Exactly which objection are you talking about here?If it’s something like “coherence theorems do not say that tool AI is not a thing”, that seems true.
If it’s something like “coherence theorems do not say that tool AI is not a thing”, that seems true.
Yes, I think that is basically the main thing I’m claiming.
But then you also make claims like “all behavior can be rationalized as EU maximization”, which is wildly misleading.
I tried to be clear that my argument was “you need more assumptions beyond just coherence arguments on universe-histories; if you have literally no other assumptions then all behavior can be rationalized as EU maximization”. I think the phrase “all behavior can be rationalized as EU maximization” or something like it was basically necessary to get across the argument that I was making. I agree that taken in isolation it is misleading; I don’t really see what I could have done differently to prevent there from being something that in isolation was misleading, while still being able to point out the-thing-that-I-believe-is-fallacious. Nuance is hard.
(Also, it should be noted that you are not in the intended audience for that post; I expect that to you the point feels obvious enough so as not to be worth stating, and so overall it feels like I’m just being misleading. If everyone were similar to you I would not have bothered to write that post.)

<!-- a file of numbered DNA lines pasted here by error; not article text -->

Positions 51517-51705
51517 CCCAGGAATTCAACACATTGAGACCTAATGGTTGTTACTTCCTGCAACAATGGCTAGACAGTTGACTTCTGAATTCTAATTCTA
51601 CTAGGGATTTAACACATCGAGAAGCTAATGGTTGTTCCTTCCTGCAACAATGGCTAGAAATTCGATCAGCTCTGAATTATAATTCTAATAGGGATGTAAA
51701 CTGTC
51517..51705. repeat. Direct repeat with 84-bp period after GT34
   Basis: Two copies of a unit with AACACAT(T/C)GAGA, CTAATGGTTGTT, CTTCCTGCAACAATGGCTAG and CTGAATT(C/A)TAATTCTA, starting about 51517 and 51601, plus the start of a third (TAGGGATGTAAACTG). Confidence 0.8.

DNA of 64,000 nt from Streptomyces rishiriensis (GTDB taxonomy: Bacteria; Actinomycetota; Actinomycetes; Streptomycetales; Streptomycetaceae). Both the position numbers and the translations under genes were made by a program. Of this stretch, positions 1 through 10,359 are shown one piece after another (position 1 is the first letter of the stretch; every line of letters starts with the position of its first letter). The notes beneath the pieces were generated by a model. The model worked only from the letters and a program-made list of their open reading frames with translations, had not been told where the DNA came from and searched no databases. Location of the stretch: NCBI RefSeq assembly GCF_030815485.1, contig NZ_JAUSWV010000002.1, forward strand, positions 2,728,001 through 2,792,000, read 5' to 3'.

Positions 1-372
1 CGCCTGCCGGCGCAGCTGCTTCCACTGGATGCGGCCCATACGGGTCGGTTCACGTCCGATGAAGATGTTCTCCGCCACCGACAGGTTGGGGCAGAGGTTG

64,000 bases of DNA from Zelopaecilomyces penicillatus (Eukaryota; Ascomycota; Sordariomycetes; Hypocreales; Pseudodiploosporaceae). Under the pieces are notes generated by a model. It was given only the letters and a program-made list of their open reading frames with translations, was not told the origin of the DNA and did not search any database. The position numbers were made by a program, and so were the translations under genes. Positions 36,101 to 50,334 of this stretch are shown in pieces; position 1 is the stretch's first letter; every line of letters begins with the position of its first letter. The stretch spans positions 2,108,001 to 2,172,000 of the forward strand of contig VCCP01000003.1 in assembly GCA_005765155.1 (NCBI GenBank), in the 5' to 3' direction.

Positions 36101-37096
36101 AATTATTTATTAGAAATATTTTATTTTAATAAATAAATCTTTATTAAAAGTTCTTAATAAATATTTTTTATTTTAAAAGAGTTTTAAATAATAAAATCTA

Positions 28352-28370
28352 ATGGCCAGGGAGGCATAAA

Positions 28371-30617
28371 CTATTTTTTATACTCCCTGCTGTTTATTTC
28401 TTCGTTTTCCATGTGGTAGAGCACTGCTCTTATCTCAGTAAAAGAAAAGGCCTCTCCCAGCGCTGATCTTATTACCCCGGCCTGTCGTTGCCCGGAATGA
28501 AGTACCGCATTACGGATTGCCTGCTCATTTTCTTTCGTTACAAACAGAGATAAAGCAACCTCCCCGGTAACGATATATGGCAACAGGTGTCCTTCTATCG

Also, the “preferences over universe-histories” argument doesn’t work as well when we specify the full counterfactual behavior of a system, which is something we can do quite well in practice.
I agree that if you have counterfactual behavior EU maximization is not vacuous. I don’t think that this meaningfully changes the upshot (which is “coherence arguments, by themselves without any other assumptions on the structure of the world or the space of utility functions, do not imply AI risk”). It might meaningfully change the title of the post (perhaps they do imply goal-directed behavior in some sense), though in that case I’d change the title to “Coherence arguments do not imply AI risk” and I think it’s effectively the same post.
Mostly though, I’m wondering how exactly you use counterfactual behavior in an argument for AI risk. Like, the argument I was arguing against is extremely abstract, and just claims that the AI is “intelligent” / “coherent”. How do you use that to get counterfactual behavior for the AI system?